If you are in a violent and abusive relationship, please reach out and contact the National Domestic Violence Hotline at 1-800-799-SAFE (U.S.) or 1-800-363-9010 (Canada).
Economic abuse or financial abuse occurs when one person attempts to control the life of another individual through manipulation of finances, thus preventing economic independence. Economic abuse is extremely common where other types of abuse are present.
What Does Economic Abuse Look Like?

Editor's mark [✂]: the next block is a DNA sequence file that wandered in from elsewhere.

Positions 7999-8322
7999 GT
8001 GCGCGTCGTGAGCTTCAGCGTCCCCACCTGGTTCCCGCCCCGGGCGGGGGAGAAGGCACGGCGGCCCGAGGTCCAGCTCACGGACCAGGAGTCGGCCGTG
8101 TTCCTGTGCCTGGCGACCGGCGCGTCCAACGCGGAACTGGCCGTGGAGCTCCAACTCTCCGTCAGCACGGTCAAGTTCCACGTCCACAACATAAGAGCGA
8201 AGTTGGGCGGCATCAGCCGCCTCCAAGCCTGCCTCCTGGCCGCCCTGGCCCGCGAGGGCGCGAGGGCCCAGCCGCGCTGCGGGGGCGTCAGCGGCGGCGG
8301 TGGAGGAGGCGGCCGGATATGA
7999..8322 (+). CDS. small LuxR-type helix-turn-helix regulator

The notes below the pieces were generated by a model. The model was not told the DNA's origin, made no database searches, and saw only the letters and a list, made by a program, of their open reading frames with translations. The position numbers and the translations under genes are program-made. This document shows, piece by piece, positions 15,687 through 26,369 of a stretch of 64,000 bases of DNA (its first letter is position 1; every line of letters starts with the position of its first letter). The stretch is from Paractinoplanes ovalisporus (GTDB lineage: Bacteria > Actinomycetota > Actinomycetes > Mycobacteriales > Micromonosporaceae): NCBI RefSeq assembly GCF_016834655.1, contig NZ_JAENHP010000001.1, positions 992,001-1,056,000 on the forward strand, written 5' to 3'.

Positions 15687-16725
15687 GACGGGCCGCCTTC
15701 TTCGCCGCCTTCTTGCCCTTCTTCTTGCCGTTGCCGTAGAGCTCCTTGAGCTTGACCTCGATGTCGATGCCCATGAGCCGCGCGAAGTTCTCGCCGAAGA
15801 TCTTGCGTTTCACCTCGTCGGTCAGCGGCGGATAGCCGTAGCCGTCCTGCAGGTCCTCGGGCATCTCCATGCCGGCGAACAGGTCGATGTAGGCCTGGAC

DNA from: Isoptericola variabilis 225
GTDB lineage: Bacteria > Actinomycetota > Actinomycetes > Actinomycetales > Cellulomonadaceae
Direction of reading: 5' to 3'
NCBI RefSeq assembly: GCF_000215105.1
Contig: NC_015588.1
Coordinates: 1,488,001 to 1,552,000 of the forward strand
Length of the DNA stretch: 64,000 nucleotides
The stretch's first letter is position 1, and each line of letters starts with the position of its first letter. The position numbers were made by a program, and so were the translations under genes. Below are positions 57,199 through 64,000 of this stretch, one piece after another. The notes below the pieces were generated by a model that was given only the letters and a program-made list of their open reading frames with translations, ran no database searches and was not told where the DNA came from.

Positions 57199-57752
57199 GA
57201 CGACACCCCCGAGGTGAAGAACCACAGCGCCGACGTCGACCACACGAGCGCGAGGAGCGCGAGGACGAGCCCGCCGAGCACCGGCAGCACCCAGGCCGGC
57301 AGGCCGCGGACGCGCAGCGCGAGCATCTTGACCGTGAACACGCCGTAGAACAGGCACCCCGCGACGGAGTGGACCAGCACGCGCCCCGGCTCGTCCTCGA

Economic abuse can take many forms and is not always easy to spot from the outside. Some common ways of abusing someone economically can include:
- Preventing gainful employment
- Jeopardizing employment through harassment on the job, or interfering with childcare or transportation
- Taking money, credit cards, or property without consent
- Denying access to or information about one’s finances
- Forcing someone to provide financially for someone else, including the abuser refusing to work
- Cashing checks and spending the money while neglecting to pay bills
- Accruing debt for which both parties are responsible without notifying the other individual
- Refusing to allow a person to have accounts in their name (thus withholding the opportunity to build credit)